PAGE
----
Though the two mines in Monongah were back up and running by early February of 1908, the recovery and discovery of bodies and body parts continued for several more months, reportedly even as late as June of 1908. Remains found by this point were immediately “buried” within the mine. In result, for up to six months following the disaster, there were those who still harbored hope that the remains of their loved one might still be discovered, brought to the surface and identified so they could lay them to rest on their own terms. By the beginning of July it would have thoroughly sunk in to the majority of mourners that if something had not yet been found yet, it would never be. This first Father’s Day was, for many, the first and only funeral service they ever got for their lost dead.

 

 

 

Katie Orwig is a native of Monongah, West Virginia. She is a Jack of All Trades and a lover of history. She has a strong background in many Art Forms, is trained as a Death Doula, and is a strong advocate for Medical Aid in Dying in the U.S.A.

 

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  • Jordan Carter

    Katie, this story may be of interest to you or The Order. I’m doing some research on a grave eruption that occurred in my hometown of Morgantown, WV in 1975. The morgue supervisor at the time responded to the eruption and ruled out the body gas elimination theory, and the corpse, though buried for 62 years, was perfectly preserved. What gives? I’d appreciate any and all help in answering some of the questions this eruption raises!

    • Katie Orwig

      Hi Jordan! It’s so nice to meet another Mountaineer Deathling!
      That is very interesting and I think my mother talked about that exact event with my brother the last time I was home. I will ask her and my grandmother to see if they recall anything. WV has so many cemetery issues due to mining that there have been instances where graves have “erupted” from underground gas pockets but it isn’t gas from the body, rather from old natural gas fissures below the ground. I believe one happened out Prickett’s Fort when I was a kid in the 90s and the sudden release of gas from old nearby mines caused some of the old graves to either sink or rise.

  • Wilhelm_Saure

    On Father’s Day 2016 I convinced my family to go to the National Museum of Funeral History with me (https://nmfh.org/). They were skeptical at first, but we all had a great time there. It’s a fascinating place that balances respect for the gravity of the subject with a touch of humor. I highly recommend it to any death positive people out there.

  • Megan Pacer

    I’m curious as to what qualifies as the “worst” industrial disaster in the U.S. If you’re going by death toll, the worst industrial disaster is actually the Texas City disaster, which killed over 500. https://en.wikipedia.org/wiki/Texas_City_disaster

    • Katie Orwig

      Hi Megan!
      This is one of my favorite issues to discuss when it comes to disasters, I’m so happy someone brought it up! I discuss it a lot with fellow maritime disaster geeks as we have come to find that “worst” is both a relative and subjective term when it comes to disasters. So, technically speaking, The Texas City Disaster is actually a Military Maritime disaster as, though she was ported, the USS Grandcamp was still on water and not on land. She isn’t known or recognized enough in American Military Maritime disaster history because she is typically mislabeled as an industrial accident because of what caused her to catch fire and the fact that a lot of what caused that fire was illegal and negligent activity by the government. Also, the Grandcamp was government owned and operated. The Monongah mines, run by Consol Inc., were an entirely private industry and government did us no good because, well, guess who ran the government? Yep, the mine owners. This is also why, out of all 5 mine accidents in Bloody December of 1907, the one in WV was the only one to never get anything more than a Coroner’s Inquiry, in which over half the jury was composed of lawyers and private investors of the mine company, the judge was the coroner in charge on the ground after the accident, the miners had no representation, and the state inspector responsible for making sure those mines were safe got to act as attorney on behalf of the coal industry.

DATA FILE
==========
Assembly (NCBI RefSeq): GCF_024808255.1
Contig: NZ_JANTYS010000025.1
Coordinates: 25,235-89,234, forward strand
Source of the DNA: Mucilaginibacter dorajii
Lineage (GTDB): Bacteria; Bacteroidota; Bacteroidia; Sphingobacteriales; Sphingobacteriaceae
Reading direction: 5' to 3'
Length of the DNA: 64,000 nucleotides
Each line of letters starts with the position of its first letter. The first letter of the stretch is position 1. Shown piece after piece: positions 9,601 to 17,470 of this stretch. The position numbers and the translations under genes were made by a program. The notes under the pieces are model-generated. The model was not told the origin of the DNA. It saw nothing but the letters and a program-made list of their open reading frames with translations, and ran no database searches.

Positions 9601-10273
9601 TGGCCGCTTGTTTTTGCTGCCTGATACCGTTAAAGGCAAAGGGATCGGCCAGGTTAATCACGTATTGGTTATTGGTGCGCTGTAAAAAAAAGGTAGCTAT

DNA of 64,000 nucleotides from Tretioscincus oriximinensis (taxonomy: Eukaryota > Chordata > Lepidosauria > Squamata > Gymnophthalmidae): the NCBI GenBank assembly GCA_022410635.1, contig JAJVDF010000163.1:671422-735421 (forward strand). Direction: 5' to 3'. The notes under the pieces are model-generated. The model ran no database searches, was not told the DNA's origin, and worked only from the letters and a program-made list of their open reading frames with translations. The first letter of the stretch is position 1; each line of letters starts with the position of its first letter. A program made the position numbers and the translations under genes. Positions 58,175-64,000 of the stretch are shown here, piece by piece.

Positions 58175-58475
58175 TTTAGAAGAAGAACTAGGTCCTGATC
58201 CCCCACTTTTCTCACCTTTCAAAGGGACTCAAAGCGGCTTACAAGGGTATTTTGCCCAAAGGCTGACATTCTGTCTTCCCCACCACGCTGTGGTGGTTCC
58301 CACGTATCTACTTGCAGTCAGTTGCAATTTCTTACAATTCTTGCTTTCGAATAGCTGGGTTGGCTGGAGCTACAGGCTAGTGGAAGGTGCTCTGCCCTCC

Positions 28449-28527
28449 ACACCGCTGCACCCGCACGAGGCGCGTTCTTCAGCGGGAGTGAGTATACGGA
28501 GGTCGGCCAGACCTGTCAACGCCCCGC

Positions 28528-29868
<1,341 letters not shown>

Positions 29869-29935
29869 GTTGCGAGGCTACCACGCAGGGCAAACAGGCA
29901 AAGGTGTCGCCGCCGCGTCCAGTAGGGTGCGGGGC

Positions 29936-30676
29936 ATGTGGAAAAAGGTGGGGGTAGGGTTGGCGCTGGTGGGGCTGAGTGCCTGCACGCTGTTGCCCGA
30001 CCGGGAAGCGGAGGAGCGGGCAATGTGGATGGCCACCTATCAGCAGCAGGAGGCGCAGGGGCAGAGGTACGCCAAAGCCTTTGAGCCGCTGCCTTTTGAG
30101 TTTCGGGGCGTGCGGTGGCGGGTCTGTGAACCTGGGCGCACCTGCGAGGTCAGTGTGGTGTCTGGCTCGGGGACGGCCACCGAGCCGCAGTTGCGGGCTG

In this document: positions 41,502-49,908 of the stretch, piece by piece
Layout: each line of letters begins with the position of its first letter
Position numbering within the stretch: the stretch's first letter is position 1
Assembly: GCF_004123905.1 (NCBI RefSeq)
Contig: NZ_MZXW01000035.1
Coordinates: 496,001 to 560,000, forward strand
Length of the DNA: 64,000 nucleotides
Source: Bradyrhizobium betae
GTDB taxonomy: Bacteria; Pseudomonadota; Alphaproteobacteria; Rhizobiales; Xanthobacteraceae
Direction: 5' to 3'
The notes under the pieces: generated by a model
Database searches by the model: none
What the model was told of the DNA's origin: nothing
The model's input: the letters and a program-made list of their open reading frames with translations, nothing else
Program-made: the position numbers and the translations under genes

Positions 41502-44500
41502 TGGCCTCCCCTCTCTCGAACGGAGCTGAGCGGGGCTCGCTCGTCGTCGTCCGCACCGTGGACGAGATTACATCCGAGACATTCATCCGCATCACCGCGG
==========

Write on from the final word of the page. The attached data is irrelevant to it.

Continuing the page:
I will be writing more on Monongah and going into detail about the many ways it has earned the title of “worst industrial disaster” very soon. There is A LOT to talk about so it will take several articles, but I can possibly put it in perspective with tidbits of info.
      So, back to that relative vs subjective thing…of course, relative is about comparisons, not absolutes where subjective is about interpretations and tastes which can totally be absolutes, right? Like, to say that broccoli is “better” than carrots is relative and up for debate, but to say you “prefer” broccoli to carrots, that’s subjective and your personal preference is totally not up for debate and should be respected.
      In death, one must take both the relative and subjective into account and the same goes for disasters, mostly because something is not a disaster without some form or amount of death.